Council Moves Forward to Secure Funding for Sewer Design Plans

David Reznik of the Malibu Bay Co. said he is interested in working with the city to find "creative ways" to fund the design costs for the proposed Civic Center Wastewater Treatment Facility.

The Malibu City Council voted Monday to continue with the formation of a Community Facilites District and call a special election for the levy of special taxes on select commercial property owners as part of an effort to fund the cost of sewer design plans. 

In a 4-1 vote, the council agreed to move forward, with Councilman Skylar Peak dissenting.

"I don't think anyone of us wanted this, but ... it's the law," Malibu Mayor Laura Zahn Rosenthal said, adding that she hopes the discussion around the issue keeps to the facts.

The city declared its intent to form the district on June 27, the first of many steps needed to finance the design of the proposed Civic Center Wastewater Treatment Facility. The city has already spent $2.6 million on the plans, with up to $4 million more needed for the final designs.

Under a Memorandum of Understanding with the Regional Water Quality Board, the city is required to meet strict timelines to ensure that progress is being made on the design and construction of the sewer. The MOU requires commercial properties in the Civic Center Prohibition Area be connected to a centralized wastewater treatment facility by November 15, 2015.

Only 15 property owners within the CFD would be allowed to vote. If at least two-thirds of the property owners approve the tax, the $6.5 million in bonds needed to fund the design plans could be issued by December.

City Manager Jim Thorsen said two property owners did not sign the waiver, meaning the election cannot be held until Nov. 20.

During a public hearing, David Reznick of the Malibu Bay Co. said he believes property owners support the CFD and hopes the city can stay on schedule.

“I wanted to offer to see if we could find some creative ways to create some funding prior to the vote of the CFD,” Reznick said.

Steve Soboroff, who is developing the Whole Foods in the Park project, said he supports the CFD.

“Come hell or high water no matter what happens, this civic center has to stop polluting the ocean,” Soboroff said, as he was interrupted by protest from the audience.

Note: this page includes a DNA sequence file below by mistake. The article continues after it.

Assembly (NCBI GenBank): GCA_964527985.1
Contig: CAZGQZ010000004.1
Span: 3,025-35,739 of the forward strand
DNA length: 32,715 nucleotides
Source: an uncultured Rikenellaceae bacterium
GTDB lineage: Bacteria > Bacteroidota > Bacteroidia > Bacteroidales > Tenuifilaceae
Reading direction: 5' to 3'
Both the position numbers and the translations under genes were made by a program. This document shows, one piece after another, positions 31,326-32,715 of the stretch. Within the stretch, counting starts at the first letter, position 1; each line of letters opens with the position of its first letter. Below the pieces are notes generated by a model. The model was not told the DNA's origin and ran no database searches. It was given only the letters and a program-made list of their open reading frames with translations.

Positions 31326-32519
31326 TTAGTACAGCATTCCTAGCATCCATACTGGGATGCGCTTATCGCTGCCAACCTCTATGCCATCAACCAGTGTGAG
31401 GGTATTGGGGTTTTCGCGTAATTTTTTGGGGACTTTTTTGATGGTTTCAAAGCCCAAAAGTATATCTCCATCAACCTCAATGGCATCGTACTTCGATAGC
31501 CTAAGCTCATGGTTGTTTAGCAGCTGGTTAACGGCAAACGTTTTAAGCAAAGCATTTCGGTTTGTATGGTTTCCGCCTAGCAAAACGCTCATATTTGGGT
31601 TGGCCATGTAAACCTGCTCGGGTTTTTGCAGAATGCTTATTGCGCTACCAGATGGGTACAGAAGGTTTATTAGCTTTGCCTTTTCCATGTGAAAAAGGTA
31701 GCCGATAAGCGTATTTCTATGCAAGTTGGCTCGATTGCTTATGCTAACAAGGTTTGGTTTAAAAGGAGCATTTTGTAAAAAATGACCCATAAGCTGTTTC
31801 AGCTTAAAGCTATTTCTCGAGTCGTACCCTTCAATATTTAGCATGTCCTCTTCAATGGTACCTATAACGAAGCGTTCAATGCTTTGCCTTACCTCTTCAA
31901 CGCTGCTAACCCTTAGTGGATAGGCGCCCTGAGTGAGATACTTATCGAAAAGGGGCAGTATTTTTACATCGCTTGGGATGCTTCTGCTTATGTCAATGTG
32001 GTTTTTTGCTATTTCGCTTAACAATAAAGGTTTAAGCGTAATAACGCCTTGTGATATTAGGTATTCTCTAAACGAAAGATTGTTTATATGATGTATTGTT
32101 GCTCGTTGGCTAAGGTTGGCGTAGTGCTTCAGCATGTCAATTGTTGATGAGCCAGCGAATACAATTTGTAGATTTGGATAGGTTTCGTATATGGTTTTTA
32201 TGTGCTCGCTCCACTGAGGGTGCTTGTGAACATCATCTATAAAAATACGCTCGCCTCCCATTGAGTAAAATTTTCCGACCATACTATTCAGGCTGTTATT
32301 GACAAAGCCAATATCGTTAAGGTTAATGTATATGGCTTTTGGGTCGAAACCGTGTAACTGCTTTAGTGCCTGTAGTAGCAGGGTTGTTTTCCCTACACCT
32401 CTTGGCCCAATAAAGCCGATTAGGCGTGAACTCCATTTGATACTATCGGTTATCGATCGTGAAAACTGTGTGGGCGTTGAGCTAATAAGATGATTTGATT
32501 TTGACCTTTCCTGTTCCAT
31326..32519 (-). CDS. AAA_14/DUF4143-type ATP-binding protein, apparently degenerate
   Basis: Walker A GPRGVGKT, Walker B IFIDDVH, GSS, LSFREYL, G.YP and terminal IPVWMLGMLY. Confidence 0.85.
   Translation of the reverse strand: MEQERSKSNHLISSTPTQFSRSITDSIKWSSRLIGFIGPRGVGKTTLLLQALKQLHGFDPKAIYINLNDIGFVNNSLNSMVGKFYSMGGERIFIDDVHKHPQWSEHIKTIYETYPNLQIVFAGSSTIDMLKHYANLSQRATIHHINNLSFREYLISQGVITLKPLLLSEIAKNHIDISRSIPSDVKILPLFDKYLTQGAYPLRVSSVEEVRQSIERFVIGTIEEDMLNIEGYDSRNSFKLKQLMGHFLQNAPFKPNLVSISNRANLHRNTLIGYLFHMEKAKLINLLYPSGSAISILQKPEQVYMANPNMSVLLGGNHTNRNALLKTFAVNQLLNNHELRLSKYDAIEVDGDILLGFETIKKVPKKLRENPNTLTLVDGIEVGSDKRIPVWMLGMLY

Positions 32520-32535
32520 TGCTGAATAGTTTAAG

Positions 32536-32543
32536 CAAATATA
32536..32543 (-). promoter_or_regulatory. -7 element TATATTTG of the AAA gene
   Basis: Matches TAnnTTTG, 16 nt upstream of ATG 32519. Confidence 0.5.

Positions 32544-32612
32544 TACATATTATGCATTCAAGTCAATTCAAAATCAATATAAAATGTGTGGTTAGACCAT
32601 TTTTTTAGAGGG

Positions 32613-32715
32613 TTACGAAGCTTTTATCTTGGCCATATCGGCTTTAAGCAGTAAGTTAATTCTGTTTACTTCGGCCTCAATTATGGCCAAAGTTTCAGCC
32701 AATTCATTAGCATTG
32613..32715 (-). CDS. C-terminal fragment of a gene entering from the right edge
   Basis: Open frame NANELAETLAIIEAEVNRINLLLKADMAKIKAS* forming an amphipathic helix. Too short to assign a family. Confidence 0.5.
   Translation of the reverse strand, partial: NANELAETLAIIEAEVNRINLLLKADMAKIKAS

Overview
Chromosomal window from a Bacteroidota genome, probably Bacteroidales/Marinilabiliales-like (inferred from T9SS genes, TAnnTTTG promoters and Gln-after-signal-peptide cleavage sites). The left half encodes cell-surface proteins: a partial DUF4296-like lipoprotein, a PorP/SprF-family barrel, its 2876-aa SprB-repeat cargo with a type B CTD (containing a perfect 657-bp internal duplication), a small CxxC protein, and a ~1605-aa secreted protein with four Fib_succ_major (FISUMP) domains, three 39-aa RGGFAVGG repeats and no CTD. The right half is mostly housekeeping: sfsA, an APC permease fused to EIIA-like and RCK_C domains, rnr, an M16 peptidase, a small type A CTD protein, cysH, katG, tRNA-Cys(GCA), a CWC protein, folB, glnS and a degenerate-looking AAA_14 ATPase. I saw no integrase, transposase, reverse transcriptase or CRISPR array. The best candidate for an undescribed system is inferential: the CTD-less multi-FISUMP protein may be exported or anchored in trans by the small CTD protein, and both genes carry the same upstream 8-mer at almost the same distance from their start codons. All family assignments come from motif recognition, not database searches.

Malibu City Attorney Christi Hogin said the city does not agree that Civic Center is polluting the ocean based on new science that was submitted to the Regional Water Quality Control Board.

Hogin said the amount of development that is allowed on property in the Civic Center is governed by the city's Local Coastal Program and its zoning ordinances.

"The city does not believe the Civic Center is polluting the ocean, but we are committed to phase one," Hogin said. "It will not be growth inducing for the Civic Center."

Mayor Pro Tem Lou La Monte said the city is not a bank and that property owners, who will benefit from the centralized sewer system, need to pay their fair share.

"I think this particular solution, while we are not positive it is going to work, this $6.5 millionis a way to find out," La Monte said.

Both Councilmembers Joan House and John Sibert reiterated the need to make sure the city does not pay any more for the design costs.

steve dunn August 15, 2012 at 01:33 AM
http://dontinject.org/ This is a MUST READ AND WATCH
steve dunn August 15, 2012 at 01:39 AM
Jessica will you please do an article on how we got in this position in the first place. It is time that people understand that this OLD outdated science is being shoved down the cities (many of them) throats.
J. Flo August 15, 2012 at 01:55 AM
If our City attorney is saying on public record > "Malibu City Attorney Christi Hogin said the city does not agree that Civic Center is polluting the ocean based on new science that was submitted to the Regional Water Quality Control Board." then WHY is the City of Malibu caving to old, outdated science? And what can we do as citizens to stop this? I'm asking - how to stop these sewers? We all know that new septics are as good if not more effective than sewers and they don't pump more water into the ground onto seismic fault lines or send fresh water into a salt-water ocean. As a community we need to come together and do this on our own. Our City, as proven again last night, is not going to stand up for preservation.
Marcia Hanscom August 17, 2012 at 05:22 AM
Go to representatives running for Assembly, Senate. They are looking for votes. You are looking for leadership. Which of these candidates will represent the voters of Malibu?
R Y A N August 17, 2012 at 06:25 AM
Something about Christi not wanting to cause a train wreck. The whole point is to derail Regional's ILLEGAL train. Case in point: Talk of the State putting a freeway through the center of South Pasadena began atround 1960. Stately homes and tree-lined streets were to be converted into a freeway -- NOT! Fifty years later, THERE IS NO FREEWAY in South Pasadena. The elected councilmembers fought the freeway legally with resources that did not bankrupt that bedroom community next to San Marino. Focus and determination saved the City of South Pasadena from a catastrophe of the State. There will be no freeway in South Pasadena in the next 10 years for sure. Leadership made the difference. The councilmembers there protected the residents.


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